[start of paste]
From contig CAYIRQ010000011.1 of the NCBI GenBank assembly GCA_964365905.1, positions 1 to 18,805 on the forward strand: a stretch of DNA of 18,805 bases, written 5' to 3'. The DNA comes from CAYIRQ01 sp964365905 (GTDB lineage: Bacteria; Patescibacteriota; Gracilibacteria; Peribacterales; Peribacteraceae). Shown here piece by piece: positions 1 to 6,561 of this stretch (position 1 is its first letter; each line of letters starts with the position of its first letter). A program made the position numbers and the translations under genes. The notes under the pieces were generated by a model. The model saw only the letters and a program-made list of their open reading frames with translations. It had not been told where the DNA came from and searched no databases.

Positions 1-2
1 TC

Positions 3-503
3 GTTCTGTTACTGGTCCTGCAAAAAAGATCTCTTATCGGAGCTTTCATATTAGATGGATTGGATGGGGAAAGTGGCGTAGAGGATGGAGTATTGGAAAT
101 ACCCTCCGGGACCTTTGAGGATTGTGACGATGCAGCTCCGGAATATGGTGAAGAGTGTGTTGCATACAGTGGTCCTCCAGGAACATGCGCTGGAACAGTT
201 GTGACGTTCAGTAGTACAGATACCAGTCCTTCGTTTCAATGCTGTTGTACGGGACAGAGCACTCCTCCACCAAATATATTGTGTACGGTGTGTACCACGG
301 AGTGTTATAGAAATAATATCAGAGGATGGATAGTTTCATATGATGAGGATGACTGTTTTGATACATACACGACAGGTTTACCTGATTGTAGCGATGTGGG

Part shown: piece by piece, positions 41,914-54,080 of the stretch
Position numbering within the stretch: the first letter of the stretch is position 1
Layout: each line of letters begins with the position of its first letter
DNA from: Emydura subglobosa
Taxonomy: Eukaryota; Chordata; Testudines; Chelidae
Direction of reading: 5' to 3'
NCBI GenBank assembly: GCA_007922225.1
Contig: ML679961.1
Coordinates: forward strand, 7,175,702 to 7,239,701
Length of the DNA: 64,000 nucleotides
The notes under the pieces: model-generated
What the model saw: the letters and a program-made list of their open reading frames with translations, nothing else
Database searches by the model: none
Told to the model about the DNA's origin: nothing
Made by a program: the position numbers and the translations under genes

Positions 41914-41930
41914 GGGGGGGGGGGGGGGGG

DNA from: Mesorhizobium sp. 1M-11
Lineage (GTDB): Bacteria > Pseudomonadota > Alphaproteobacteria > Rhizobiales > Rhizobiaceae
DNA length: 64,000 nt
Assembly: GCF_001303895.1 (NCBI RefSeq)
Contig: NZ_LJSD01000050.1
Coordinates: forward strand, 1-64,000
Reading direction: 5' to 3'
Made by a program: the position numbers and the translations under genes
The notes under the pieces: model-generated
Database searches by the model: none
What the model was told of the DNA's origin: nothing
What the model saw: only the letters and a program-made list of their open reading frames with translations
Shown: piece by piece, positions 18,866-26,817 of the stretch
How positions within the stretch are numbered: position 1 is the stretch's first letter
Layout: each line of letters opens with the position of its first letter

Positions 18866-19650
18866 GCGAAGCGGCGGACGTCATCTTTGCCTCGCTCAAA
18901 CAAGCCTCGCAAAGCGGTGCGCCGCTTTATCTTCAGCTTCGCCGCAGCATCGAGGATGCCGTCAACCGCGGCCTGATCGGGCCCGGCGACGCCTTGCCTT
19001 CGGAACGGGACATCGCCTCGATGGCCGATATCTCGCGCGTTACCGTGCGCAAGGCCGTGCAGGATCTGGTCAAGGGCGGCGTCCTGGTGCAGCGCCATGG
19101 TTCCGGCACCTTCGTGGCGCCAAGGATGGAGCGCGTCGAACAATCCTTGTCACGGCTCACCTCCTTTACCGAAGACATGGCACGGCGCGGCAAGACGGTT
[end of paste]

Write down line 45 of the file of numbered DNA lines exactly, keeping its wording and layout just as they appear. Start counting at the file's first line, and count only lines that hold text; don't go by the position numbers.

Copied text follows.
19101 TTCCGGCACCTTCGTGGCGCCAAGGATGGAGCGCGTCGAACAATCCTTGTCACGGCTCACCTCCTTTACCGAAGACATGGCACGGCGCGGCAAGACGGTT